Luccini, Summer 2403
“Not bad, this stuff,” declared the Cooper Artur Scharff. In one hand he clutched a tankard, in the other a flask he had tapped some of the wine into so that they could all have a taste. Only the carpenter Gerino had refused, for he was distracted by a bottle of port he had found.
“Not bad at all. If the other barrels are as good, we should be selling this, not drinking it. With the price this’d fetch, we could buy five times its weight of the kind of wine our boys’d be happy with.”
“You saying we’re cheap?” asked Geoberto. “’Cos I’ll have you know my palate is as sharp as any connoisseur’s when it comes to drink.”
“You long since burnt away any palate you ever had with strong liquors,” laughed Artur. “Did for your hair too!”
“That was practice, long and hard,” said Geoberto, “which makes me the perfect drinker.”
They were discussing their ill-gotten gains on Luccini’s southern outskirts, where a wide path led from the city down to the Almond Sands. The city had a fine harbour, with wharves a-plenty for ships of every size, but it was guarded by two stone artillery bastions, so the Sartosan pirates had disembarked from boats on the sands then marched up to assault the city from the landward side. Now that Luccini was taken, most of the vessels had moved to the city harbour, but a couple of ships and their boats, those belonging to Captain Garique, had for reasons only the captain himself really knew, remained at the sands. Which was why Garique’s crew were trudging back and forth from the beach, hauling their considerable share of the loot on the way down.
Not all of them, though, just the younkers and the foremast men. The sea artists and officers were busy drinking and talking. Artur was sniffing the wine, then allowing it to roll around in his mouth before swallowing. The others were either humouring him or had failed to notice.
Artur stroked one of the barrels and nodded in appreciation of the cooper’s skill.
“Seems to me,” he declared, “that we’ve already taken enough loot to satisfy the captains. We could disperse the fleet right now and there’d be no one a-complainin’, no bitterness nor disappointment and only praise for the admiral. And we took it easy.”
“Tell that to Oskar Furst,” said Gerino, who had started listening. Some of the port he had been sampling a moment before was dribbling down his black beard.
The admiral’s first mate, ironically named Furst, along with a number of Volker’s own crew, had died before the Sartosans even got off the beach, shot by a troop of Luccinan pistoleri left behind when the young king had marched off to war against the ogres.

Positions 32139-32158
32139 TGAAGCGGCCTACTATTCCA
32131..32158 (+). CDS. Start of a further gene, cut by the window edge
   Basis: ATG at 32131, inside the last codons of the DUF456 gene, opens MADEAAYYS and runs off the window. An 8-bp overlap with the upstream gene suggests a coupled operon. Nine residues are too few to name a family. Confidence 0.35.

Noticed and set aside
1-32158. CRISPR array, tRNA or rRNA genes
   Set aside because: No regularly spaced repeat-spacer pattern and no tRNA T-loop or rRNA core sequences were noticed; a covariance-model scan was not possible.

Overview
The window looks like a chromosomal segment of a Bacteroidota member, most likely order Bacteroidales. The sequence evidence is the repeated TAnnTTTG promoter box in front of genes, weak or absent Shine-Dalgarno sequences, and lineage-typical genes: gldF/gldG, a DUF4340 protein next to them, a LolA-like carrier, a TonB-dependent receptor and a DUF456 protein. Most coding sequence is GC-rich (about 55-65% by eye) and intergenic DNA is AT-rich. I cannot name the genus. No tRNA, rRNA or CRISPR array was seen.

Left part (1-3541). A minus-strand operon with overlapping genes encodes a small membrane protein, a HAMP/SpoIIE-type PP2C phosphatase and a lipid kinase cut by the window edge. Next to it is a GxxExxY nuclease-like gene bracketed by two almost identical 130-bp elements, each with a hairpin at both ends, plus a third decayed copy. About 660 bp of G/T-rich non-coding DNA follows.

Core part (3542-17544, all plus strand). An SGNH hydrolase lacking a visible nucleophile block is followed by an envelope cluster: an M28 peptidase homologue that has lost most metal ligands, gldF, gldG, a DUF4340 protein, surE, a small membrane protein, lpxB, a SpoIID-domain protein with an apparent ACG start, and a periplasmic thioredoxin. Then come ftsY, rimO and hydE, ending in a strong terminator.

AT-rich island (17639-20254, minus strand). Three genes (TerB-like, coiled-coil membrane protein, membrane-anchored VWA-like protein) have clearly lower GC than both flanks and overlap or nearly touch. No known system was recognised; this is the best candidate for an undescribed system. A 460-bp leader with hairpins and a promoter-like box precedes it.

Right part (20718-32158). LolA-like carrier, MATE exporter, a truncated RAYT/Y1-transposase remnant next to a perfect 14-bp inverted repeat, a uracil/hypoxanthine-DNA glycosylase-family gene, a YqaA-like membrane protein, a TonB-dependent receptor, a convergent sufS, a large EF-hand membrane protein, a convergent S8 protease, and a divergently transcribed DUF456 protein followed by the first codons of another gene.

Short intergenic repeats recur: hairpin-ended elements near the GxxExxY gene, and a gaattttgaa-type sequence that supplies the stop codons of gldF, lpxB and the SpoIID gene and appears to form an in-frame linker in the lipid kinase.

“Someone was bound to be hurt,” said Artur. “You can’t expect to take a city like this without a little blood spilled. But think, if the king had been here with his army, however meagre it might be, there’d have been a lot more of us than Furst an’ a few of his lads piled at the garden’s gate.”
Geoberto laughed. “The pile’s big enough, what with all the Luccinans.”
“Their fault for arguing,” said the gunner, Isacco. “If they’d have had the sense to yield immediately, then everything would have turned out just the same, but they’d all be here to watch us.”
A pistol shot cracked from behind them, and they turned to look over the fence. One of Admiral Volker’s crewmen was responsible, from Furst’s watch, and was now stood over the man he had killed.
“Another fool arguing, no doubt,” said Isacco. “People should know when they’re beat, furl their sails and run before the wind.”
Isacco always had a sombre tone, a consequence of his somewhat pessimistic philosophy. It was said he had been a proper scallywag in his youth but had changed when a gun he was tending shivered and killed everyone around him, somehow leaving him with not a scratch, other than a missing toe.
“Maybe so,” said Geoberto, “But wouldn’t you complain a little if you were being robbed? There’s no need for real nastiness, just the show of it would suffice. We’re taking everything else they have. We could at least leave them with their lives.”
They watched as the shooter rolled the corpse over with his foot, perhaps to see if he was dead.
“Let the fellow grieve,” said Gerino. “Furst was well liked.”
Gerino took another swig from his bottle, and Artur drew some more wine from the tapped barrel.
“You said we should sell it, not drink it,” said Geoberto.